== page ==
The April 2014 HPC Tech Talk (Tuesday, April 22th from 4-5PM) will provide some brief OSC updates, have a user-driven Q&A session, and will close with an invited talk about MPI-3 from the MVAPICH developers from The Ohio State University. To get the WebEX information and add a calendar entry, go here. Slides will be made available.
The only resource OSC currently charges for on batch jobs is processor use. We are considering a modification to our charging policy to reflect the fact that memory is also a scarce resource that should be accounted for in resource usage charges. The proposed change affects only Oakley jobs that request more than 4GB memory per processor (core).
The Executive Committee of the Statewide Users Group (SUG) has endorsed this proposal. A final decision will be made following a public comment period (see below).
As a general recommendation, we suggest selecting the newest compilers available for a new project. For repeatability, you may not want to change compilers in the middle of an experiment.
We recommend the Intel compilers on Oakley.
LS-PrePost is an advanced pre and post-processor that is delivered free with LS-DYNA. The user interface is designed to be both efficient and intuitive. LS-PrePost runs on Windows, Linux, and Unix utilizing OpenGL graphics to achieve fast rendering and XY plotting. The latest builds can be downloaded from LSTC's FTP Site.
This page describes how to specify user defined material to use within LS-DYNA. The user-defined subroutines in LS-DYNA allow the program to be customized for particular applications. In order to define user material, LS-DYNA must be recompiled.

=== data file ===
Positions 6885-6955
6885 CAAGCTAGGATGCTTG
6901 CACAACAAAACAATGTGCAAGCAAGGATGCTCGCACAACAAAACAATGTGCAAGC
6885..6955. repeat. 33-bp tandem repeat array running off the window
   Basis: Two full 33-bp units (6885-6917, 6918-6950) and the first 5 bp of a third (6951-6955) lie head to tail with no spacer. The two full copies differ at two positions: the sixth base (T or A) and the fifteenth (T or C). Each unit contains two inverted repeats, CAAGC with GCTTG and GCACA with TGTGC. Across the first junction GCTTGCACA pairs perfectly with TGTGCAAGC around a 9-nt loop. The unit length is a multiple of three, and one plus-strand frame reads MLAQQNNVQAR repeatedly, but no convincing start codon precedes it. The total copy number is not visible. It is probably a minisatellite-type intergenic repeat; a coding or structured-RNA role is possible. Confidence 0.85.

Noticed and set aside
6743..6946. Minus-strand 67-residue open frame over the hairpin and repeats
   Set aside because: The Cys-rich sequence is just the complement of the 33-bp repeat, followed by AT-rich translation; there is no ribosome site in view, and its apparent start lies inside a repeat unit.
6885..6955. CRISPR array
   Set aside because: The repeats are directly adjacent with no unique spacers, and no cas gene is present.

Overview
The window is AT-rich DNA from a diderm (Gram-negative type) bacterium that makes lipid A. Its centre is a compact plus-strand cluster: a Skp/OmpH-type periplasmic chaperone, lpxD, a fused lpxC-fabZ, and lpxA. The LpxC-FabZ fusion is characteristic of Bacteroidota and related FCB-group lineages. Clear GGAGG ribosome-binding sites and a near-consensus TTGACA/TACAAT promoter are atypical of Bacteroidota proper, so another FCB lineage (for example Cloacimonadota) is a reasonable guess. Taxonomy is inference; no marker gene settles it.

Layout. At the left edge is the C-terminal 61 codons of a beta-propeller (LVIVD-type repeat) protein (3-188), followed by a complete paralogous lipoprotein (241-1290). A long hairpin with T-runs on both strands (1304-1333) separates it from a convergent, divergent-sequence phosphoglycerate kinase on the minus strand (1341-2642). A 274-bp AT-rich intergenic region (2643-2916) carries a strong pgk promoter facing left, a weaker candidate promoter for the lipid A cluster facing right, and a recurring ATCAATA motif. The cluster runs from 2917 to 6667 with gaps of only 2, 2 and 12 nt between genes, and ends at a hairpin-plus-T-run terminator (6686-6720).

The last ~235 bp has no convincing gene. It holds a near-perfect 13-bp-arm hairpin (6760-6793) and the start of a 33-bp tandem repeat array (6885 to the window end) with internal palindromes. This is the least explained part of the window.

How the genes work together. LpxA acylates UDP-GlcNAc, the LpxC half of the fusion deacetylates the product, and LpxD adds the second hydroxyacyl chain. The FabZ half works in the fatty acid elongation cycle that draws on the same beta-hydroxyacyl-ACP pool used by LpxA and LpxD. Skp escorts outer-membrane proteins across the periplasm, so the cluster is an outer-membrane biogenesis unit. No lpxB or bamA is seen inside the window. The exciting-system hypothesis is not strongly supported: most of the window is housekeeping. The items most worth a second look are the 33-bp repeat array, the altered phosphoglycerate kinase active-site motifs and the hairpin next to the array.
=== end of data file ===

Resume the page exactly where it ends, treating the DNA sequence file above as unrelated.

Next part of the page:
LS-DYNA with user defined material models are only available on the Glenn Cluster.
The following versions on Glenn are available for use with user defined material models:
The March 2014 HPC Tech Talk (Tuesday, March 18th from 4-5PM) will provide some brief OSC updates, have a user-driven Q&A session, and will close with a live demonstration of OSC's OnDemand service. You can register for the WebEX session here. Slides are available below.
The February 2014 SUG HPC Tech Talk focused on using the NVIDIA GPUs for computational chemistry. Slides are attached.
Begining in February 2014 we started conducting nominally monthly online conference calls titled "HPC Tech Talks". These are intended to reach active users on our systems and provide an engagement opportunity for users to learn about recent changes to our production services, and for staff to learn about issues impacting the user community. Additionally, we use this opportunity to provide a more in-depth view of one particular topic.
We will be archiving materials from these calls here, for later reference for the user community.
ParaView is an open-source, multi-platform application designed to visualize data sets of size varying from small to very large. ParaView was developed to support distributed computational models for processing large data sets and to create an open, flexible user interface.
This brief course is designed to introduce users without UNIX or Linux experience to the core concepts and tools necessary to be productive on a UNIX or UNIX-like operating system. Includes hands-on exercises.